Continue playing a critical role in our success for 2017. Donate today!
State Director Frogard Ryan responds to the President’s recent budget proposal.
Use our interactive preserve guide to learn more about the places you helped protect in Connecticut.
Sally Harold worked closely with the Wasniewski family on the removal of the Norton Paper Mill Dam.
Norton Paper Mill Dam removal in Colchester is Connecticut’s largest.
150 trees to be planted in the city’s East Side.
A new, 14-mile trail system is named after one of the organization’s founders.
Bridgeport Deep Greening project aims to saturate the city’s East Side neighborhood with nature.
“I found a bottle. Where’s the recycling bin?”
Excess nitrogen is a major threat to Long Island Sound's harbors and bays, so the Conservancy is working to identify comprehensive solutions.
New growth forest provides key habitat in Connecticut's Sunny Valley Preserve.
The Conservancy is battling invasive species using their natural predators.
The New England Cottontail is one of many species that rely on a forest in it's early stages for habitat. Learn more about this project in Sunny Valley Preserve Director Wayne Woodard's letter to the Bridgewater community.
Trustee Dan Esty Traveled to Paris looking forward to a global climate deal at COP 21. We spoke with him about the outcomes of the negotiations and the Nature Conservancy's role.
What happens at this month’s United Nations Climate Conference (COP21) in Paris will be a significant step in determining the future direction for international climate action. Trustee Dan Esty wasn't going to miss it.
Connecticut's Leaders have committed to creation of a Blue Plan for the Long Island Sound. What does it mean? The Conservancy's Nathan Frohling explains.
As The Nature Conservancy in Connecticut’s new urban resilience planner, Drew Goldsman is thinking all about how to help make our cities more resilient, environmentally healthy and livable.
The Conservancy's David Sutherland and Sarah Pellegrino share with you a conservation success decades in the making.
2015 Fall/Winter Newsletter
Connecticut is the first state to map the future for its salt marshes.
Fish, rivers and people benefit when obsolete dams come down.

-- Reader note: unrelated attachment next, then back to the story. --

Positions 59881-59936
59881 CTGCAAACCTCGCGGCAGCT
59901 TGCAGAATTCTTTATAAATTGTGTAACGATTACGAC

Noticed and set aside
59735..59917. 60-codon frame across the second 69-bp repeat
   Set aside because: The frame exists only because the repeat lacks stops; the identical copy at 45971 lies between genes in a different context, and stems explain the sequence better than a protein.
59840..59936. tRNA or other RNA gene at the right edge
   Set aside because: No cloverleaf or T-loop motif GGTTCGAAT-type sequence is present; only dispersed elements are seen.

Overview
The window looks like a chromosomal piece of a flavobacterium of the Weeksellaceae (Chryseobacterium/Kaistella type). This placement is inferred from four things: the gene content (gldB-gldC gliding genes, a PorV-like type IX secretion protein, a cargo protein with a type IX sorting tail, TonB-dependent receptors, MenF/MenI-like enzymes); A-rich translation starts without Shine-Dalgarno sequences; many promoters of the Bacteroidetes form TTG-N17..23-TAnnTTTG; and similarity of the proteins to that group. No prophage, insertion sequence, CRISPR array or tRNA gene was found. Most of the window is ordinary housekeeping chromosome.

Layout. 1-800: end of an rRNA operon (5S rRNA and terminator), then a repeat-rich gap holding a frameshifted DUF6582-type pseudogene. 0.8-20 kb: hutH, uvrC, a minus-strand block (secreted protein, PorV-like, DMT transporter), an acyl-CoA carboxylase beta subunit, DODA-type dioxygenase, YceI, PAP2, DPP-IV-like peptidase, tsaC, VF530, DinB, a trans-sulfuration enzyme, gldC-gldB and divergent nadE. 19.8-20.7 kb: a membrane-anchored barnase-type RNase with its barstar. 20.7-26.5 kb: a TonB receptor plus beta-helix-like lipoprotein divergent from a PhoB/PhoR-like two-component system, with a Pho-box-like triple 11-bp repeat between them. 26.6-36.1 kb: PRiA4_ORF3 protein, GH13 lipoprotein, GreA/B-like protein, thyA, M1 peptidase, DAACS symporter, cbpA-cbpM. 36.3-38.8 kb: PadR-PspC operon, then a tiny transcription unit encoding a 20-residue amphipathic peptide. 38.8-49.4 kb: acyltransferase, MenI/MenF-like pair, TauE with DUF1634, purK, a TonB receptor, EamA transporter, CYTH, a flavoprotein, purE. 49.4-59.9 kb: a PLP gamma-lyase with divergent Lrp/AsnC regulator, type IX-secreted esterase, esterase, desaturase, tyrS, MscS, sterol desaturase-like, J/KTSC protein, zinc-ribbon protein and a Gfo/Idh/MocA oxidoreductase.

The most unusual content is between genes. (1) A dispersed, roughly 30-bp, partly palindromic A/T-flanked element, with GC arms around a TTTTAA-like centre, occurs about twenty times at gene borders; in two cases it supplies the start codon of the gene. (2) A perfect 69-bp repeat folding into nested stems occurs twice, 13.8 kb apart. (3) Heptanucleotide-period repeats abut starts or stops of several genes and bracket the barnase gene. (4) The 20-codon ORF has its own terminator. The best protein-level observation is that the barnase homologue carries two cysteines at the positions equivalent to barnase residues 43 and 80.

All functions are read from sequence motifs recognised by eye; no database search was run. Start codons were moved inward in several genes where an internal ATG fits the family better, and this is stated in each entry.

2014 Annual Report
For Connecticut State Director, our work is “conservation next.” But there are new challenges that require more from us. With your continued support, we are meeting those challenges.
Thank you for making the journey forward with us. Here's a glimpse of what YOU helped accomplish in 2014.
See what YOU made possible in 2014! Download the 2014 Annual Report.
Across the nation, communities face difficult decisions preparing for and recovering from natural disasters. How do we balance safety and cost efficiency with respect for people, property and nature?
The Long Island Sound Ecological Assessment is an ambitious ocean-mapping report. See how we're pioneering new methods in ocean protection.
In a once-in-50-years re-licensing process for Connecticut River hydro-power projects, Conservancy scientists are helping to find ways to manage the river that benefits ecosystems and communities. Jump in!
Your support is making a difference in Connecticut’s largest city! Dive in!
Your support is improving two landmark preserves in Connecticut: See how Mark Mainieri and volunteers are sprucing up Katharine Ordway and Devil's Den preserves in Weston.
New research points to nitrogen pollution as a threat to seagrass in southern New England's bays and Long Island Sound. See what the science says.
In this Q & A, the Conservancy’s Chantal Collier shares her hopes and vision for Long Island Sound’s next 20 years. See how you can help.
Your support is helping us restore the river from source to sea. See the whole story.
Supporting the Conservancy’s work in Brazil, Mexico, Belize and Connecticut.
As we mark anniversaries of Hurricane Sandy and the Great New England Hurricane of 1938, how will communities prepare for the next big storm. Read Conservancy scientist Dr. Adam Whelchel's blog.
See how, with your support, we're restoring rivers throughout New England, including Connecticut's Mattabesset River. Follow the flow!
With help from Aquarion Water Company, we're creating new routes for an ancient migration. Dive in!
Ever wonder what a day in the life of a land steward is like? See how David Gumbart watches over the Conservancy’s 63 preserves in Connecticut.
New Research sponsored by The Nature Conservancy could help reverse decades-long eelgrass decline. Dive in!
The Conservancy's collaboration with the Conte National Fish and Wildlife Refuge works at the watershed scale. Explore!
Conservation Trends in the U.S.’s Most Populated Region. See the progress and check out the slideshow.
The Coastal Resilience Tool helps you visualize sea-level rise and storm surge, understand their implications and make decisions to protect people and nature on Long Island Sound. See How the Tool Works
Volunteers help plant the stately trees along the Connecticut River, restoring floodplain forests in the process. See how they're rebuilding these rare forests
Chef Bun Lai of Miya's Sushi in New Haven has a sustainable and delicious fix for invasive species. Have a Taste
Beginning in the 1960s, Conservancy donors and partners led the way to protect a remarkable remnant coastal forest — the foundation of the Devil’s Den Preserve. See Why We're Celebrating
The Nature Conservancy and Aquarion Water Company are using innovative solutions to help eels reach the sea. Explore the Project
Seeing migration in action teaches us the importance of protecting species not only in our own backyards, but all along their long journeys. Praxair Foundation